If you’re not playing tabletop RPGs by this point, you’ve been doing lockdown wrong. And while rolling dice is obviously deeply thrilling, the real magic of TTRPGs comes from the story you’re creating with your group. Read on for some tips on storytelling in tabletop RPGs, from the creator of Eternity TTRPG!


If you haven’t ever played tabletop roleplay games, they’re well worth the time. It’s also usually not too hard to find a group nowadays, especially online. When it comes down to it, the best part about playing a TTRPG in a small group, as opposed to a video game, is the unique storytelling that takes place. 

Group Storytelling

a story book lying open on its spine with golden light coming out of itWhen you play a video game RPG, typically there’s a set storyline that takes place, through which your character adventures and explores. At best, there are moments in the story where you can choose from multiple options that ultimately influence how the story progresses and ends. But you purchase the game for the set storyline you want to play through—there’s no changing what’s already “programmed” to happen. And playing as the character, you have a finite set of options available from which to select. 

When you play a tabletop RPG, however (TTRPG, for short), there are literally unlimited options. In most game systems (like Dungeons and Dragons), players divide themselves into roles: one person plays as the ‘game master’, while others play characters. It’s the game master’s role to create the game world, people that inhabit the world, events taking place, places to explore, cunning plots, and storylines. Other players then navigate their characters through the world that the game master created. There may be a centralised plot taking place, of the game master’s creation, but the amount of options available to players are limitless. So much so, in fact, that oftentimes, a central plot designed by the game master gets utterly altered by players’ choices.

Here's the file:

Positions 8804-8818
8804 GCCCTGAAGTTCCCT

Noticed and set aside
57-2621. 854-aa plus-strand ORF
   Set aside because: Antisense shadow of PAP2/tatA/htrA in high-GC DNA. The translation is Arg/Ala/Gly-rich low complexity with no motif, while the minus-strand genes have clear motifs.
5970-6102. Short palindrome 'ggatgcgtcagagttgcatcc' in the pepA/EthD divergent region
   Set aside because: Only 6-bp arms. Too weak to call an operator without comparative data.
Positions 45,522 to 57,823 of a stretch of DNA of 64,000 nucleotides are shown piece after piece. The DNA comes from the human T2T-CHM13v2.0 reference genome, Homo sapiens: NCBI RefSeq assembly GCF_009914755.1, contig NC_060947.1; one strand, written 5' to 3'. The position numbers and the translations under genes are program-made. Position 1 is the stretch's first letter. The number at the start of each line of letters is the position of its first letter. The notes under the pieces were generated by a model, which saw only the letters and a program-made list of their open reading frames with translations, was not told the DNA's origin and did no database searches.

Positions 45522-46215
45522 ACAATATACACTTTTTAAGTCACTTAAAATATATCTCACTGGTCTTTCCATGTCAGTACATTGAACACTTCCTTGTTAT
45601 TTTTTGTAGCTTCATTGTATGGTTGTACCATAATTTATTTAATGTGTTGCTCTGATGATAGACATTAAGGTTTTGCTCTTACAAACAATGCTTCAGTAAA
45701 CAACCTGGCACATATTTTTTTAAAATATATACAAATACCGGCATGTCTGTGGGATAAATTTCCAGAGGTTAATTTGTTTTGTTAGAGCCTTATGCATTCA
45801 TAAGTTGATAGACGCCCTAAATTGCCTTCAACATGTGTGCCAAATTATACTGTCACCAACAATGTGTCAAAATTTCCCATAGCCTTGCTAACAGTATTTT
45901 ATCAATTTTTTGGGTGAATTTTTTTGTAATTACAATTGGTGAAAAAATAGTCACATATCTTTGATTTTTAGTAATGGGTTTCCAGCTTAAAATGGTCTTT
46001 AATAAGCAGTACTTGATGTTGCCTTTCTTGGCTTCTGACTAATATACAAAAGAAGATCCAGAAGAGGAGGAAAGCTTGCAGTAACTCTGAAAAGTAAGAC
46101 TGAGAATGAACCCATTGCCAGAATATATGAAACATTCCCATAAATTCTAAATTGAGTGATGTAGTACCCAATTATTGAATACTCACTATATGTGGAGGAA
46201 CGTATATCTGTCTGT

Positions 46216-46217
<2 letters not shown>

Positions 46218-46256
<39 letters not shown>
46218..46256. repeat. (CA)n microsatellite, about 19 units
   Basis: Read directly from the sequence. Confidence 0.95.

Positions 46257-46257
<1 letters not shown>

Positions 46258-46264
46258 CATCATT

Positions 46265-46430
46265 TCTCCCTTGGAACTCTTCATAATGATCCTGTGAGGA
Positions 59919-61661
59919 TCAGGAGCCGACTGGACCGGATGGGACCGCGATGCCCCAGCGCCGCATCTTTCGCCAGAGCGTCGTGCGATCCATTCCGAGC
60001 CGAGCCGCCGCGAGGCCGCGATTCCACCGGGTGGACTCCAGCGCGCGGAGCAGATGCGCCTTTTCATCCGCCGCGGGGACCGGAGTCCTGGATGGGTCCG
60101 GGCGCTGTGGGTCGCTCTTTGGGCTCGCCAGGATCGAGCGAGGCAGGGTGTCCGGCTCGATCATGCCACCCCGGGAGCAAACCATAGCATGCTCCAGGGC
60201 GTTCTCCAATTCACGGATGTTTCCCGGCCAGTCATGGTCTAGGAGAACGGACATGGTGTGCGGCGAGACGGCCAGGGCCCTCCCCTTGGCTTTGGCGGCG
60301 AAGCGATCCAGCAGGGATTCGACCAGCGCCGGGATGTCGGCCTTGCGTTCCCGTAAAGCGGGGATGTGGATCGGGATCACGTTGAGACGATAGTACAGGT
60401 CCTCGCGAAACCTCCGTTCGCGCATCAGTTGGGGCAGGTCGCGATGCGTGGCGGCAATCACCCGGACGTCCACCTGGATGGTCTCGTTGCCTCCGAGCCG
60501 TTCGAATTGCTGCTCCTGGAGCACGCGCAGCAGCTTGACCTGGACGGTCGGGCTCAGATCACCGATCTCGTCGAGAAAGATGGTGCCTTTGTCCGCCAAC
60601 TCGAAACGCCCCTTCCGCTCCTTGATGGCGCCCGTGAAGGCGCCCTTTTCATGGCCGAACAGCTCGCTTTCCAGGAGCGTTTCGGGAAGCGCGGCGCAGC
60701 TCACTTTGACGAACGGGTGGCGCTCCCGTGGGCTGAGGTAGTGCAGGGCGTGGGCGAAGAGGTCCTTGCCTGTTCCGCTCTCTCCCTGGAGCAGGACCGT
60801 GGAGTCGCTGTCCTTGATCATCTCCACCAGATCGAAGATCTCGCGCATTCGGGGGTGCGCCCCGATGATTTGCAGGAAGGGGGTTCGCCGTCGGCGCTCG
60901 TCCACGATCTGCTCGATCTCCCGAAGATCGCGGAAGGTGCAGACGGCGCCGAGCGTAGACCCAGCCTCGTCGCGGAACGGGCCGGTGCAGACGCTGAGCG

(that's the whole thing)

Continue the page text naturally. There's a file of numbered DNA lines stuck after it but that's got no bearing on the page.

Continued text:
The combination of game master world-building and player choices actually forms a unique story that no single person could, by themselves, have ever created. It’s why group storytelling is so unique, and why, even in a world of video games, people love to play tabletop RPGs. 

What Makes a Good Story in a TTRPG?

In case you decide to try out a tabletop RPG with friends (in person or online), here’s some great tips for creating a great story. After all, with tabletop games, you get to create the story yourself! So, it can help to know a few basics to use as a starting point. 

Interesting Hook

All great stories begin with some kind of interesting hook—some element in the world that demands attention. It can be a location that needs exploring, a villain gaining power, a national holiday, an ancient relic suddenly uncovered, or even the request of a friend for help. Think back to any books or movies that have impacted you from the past. The beginning of any story really just takes a single compelling idea that promises something fantastic, and people will be hooked. 

Rising Action

a box of dice for tabletop rpgs on a battlemapOnce the journey has begun, the characters in the story should go through a series of moments that increase the tension. Since players are already invested in the storyline from the great idea put forward in the hook, use that hook to dig in a little deeper. Make whatever goal the players had at the journey’s start just a little harder to reach than they’d originally thought. It turns out that the world has forces at work in direct or indirect opposition to the players’ characters. Maybe the area they want to explore is surrounded by monsters. The villain gaining power can only be stopped by uncovering a weakness that’s currently unknown. Or the ancient relic the group’s after is sought by many groups—one of whom who manages to beat the party to the item and acquire it first.